Creational patterns

Creational patterns prescribe the way that objects are created. These patterns are used when a decision must be made at the time a class is instantiated. Typically, the details of the classes that are instantiated — what exactly they are, how, and when they are created — are encapsulated by an abstract superclass and hidden from the client class, which knows only about the abstract class or the interface it implements. The specific type of the concrete class is typically unknown to the client class.


  • Abstract Factory: Creates an instance of several families of classes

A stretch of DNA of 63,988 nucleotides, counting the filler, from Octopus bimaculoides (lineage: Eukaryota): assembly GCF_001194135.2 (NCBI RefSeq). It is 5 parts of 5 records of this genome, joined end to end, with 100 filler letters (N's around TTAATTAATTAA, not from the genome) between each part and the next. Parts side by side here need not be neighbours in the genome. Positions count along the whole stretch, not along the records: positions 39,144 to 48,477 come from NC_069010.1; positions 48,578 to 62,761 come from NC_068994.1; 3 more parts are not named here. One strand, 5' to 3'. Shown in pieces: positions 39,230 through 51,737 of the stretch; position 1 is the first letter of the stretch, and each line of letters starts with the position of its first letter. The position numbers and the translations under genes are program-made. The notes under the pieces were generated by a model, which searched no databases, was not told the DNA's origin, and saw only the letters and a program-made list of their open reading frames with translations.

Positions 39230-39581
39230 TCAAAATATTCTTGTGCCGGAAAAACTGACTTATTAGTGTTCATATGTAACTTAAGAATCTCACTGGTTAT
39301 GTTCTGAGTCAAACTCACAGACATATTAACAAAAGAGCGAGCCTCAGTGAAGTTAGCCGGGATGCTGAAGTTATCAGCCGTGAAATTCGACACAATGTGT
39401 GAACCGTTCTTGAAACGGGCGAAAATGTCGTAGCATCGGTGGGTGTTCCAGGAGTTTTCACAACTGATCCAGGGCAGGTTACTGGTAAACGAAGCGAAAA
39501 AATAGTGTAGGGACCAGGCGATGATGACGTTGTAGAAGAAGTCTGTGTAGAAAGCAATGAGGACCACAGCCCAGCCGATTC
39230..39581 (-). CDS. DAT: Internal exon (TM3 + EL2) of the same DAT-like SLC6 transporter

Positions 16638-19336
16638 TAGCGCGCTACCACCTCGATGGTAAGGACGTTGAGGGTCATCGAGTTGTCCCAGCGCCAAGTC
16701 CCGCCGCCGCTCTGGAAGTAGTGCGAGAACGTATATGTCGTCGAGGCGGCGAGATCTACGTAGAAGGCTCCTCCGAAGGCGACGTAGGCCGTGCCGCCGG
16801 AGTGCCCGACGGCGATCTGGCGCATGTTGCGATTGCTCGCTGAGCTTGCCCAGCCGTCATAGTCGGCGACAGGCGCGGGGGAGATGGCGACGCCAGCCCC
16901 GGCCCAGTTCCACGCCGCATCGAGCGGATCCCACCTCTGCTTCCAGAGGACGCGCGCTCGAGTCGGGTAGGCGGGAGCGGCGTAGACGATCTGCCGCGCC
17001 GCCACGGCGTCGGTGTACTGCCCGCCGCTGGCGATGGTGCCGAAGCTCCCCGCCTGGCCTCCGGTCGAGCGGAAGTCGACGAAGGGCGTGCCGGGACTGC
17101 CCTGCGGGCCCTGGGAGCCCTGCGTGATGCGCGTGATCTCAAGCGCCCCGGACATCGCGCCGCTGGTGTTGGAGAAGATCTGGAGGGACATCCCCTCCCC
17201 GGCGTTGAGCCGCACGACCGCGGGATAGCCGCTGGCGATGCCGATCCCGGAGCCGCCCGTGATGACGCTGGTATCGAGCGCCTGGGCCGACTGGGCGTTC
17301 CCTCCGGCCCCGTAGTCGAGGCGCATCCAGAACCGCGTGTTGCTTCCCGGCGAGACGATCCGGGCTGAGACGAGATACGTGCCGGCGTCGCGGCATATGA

• Builder: Separates object construction from its representation

  • Factory Method: Creates an instance of several derived classes

  • Object Pool: Avoid expensive acquisition and release of resources by recycling objects that are no longer in use

  • Prototype: A fully initialized instance to be copied or cloned

  • Singleton: A class of which only a single instance can exist


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